By Staff | September 13, 2007 | Last updated on September 13, 2007
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(September 13, 2007) The IDA has handed a massive $100,000 fine to Vance Elder for misconduct while he was an approved person at two Calgary branches of BMO Nesbitt Burns. Elder was found guilty in February of allowing his assistant to sign client signatures. The forgeries were committed between 1996 and 2001.

The IDA hearing panel found that the forgery was not malicious, as it was committed for the sake of efficiency, and found no proof that Elder had directed the assistant to do the forging. But the panel also found that Elder was aware the assistant was providing investment advice without authorization.

On top of the $100,000 fine, Elder must pay $15,000 in costs, rewrite the Conduct and Practices Handbook exam within six months and pick up an extra 25 CE credits over a two-year period.

His designation as “senior vice-president” has been revoked for two years, and he will be under close supervision for 12 months.

In an unrelated case, the IDA also announced today that it has levied a fine of $17,000 against Margaret Patricia Hayden, an approved person at Acadian Securities in Halifax.

In a settlement hearing, Hayden admitted she failed to learn “the essential facts relative to three clients” in June 1997 and did not properly fill out new account forms for these clients. She also failed in her due diligence in executing an order.

On top of the fine, Hayden must pay $17,500 in costs and rewrite the Conduct and Practices Handbook exam within six months.

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Unity Life buys block of business

(September 13, 2007) Unity Life of Canada has struck a deal to acquire the individual life and accidental death policies of the Canadian Professional Sales Association.

“This transaction continues our strategy to grow Unity Life into one of Canada’s leading niche insurers,” said Anthony Poole, president and CEO of Unity Life. “It continues our strategy of targeting blocks of business that complement our market and expertise. This acquisition comes on the heels of our recently announced plans to undergo a sponsored demutualization in partnership with Foresters.”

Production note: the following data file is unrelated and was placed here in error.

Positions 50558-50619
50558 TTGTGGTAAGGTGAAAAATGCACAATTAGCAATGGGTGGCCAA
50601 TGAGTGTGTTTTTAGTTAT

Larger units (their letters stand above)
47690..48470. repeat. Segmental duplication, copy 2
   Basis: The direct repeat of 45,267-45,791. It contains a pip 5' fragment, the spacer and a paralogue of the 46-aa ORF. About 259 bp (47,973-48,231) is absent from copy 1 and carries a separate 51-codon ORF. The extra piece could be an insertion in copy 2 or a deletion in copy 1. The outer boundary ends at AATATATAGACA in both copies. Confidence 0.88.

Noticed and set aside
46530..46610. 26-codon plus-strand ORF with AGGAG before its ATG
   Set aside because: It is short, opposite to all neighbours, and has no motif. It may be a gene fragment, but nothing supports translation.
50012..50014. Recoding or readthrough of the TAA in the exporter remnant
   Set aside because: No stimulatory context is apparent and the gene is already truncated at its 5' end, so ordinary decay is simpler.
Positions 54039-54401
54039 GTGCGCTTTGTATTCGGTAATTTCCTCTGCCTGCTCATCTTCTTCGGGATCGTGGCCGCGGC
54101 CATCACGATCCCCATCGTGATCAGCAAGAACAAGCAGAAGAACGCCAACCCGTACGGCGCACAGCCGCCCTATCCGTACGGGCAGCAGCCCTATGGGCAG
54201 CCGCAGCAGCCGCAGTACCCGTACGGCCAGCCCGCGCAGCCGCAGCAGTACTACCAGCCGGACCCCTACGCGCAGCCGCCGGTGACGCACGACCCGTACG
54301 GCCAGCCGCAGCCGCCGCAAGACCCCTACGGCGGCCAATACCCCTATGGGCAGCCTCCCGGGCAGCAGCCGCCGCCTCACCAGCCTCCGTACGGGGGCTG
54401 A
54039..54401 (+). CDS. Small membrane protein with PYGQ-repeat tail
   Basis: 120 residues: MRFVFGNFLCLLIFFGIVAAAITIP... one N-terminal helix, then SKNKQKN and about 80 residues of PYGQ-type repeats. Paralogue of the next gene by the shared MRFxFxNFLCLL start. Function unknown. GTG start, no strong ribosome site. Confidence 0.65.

The transaction is expected to close by the end of the year, pending regulatory approval. Financial details were not disclosed.

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BMO fund committee up and running

(September 13, 2007) BMO Financial Group has announced the implementation of its independent review committee, which will oversee investment decisions made at BMO Investments, BMO Nesbitt Burns, BMO Harris Investment Management and Guardian Group of Funds.

“BMO is committed to continuing to earn the trust of our investors with effective fund governance and transparent decision-making,” said Gilles Ouellette, president and CEO, private client group, BMO Financial Group.

The IRC was mandated by NI 81-107, Independent Review Committee for Investment Funds, in the wake of the mutual fund frequent trading scandal of 2005. Under NI 81-107, all managers of public investment funds were required to have their IRC in place by November 1, 2007.

The IRC is chaired by Charles W. White, who is joined on the committee by Allen B. Clarke, Kenneth W. McArthur, John K. McBride, R. Jamie Plant and Louise Vaillancourt-Châtillon.

Also, BMO Investments has proposed changes to the declarations of trust of all its funds organized as trusts, with the exception of LifeStage Plus Funds.

“We believe that an updated Master Declaration of Trust will allow for greater uniformity in the administration of the funds and will allow the funds to more efficiently meet the regulatory standards and industry best practices of today and tomorrow,” said Ed Legzdins, president and CEO, BMO Investments.

If the proposal is accepted, certain funds will offer a multi-series structure. If approved, it is anticipated that the changes will become effective shortly after the unitholder meetings on or about October 22, 2007.

(09/13/07) staff


The staff of have been covering news for financial advisors since 1998.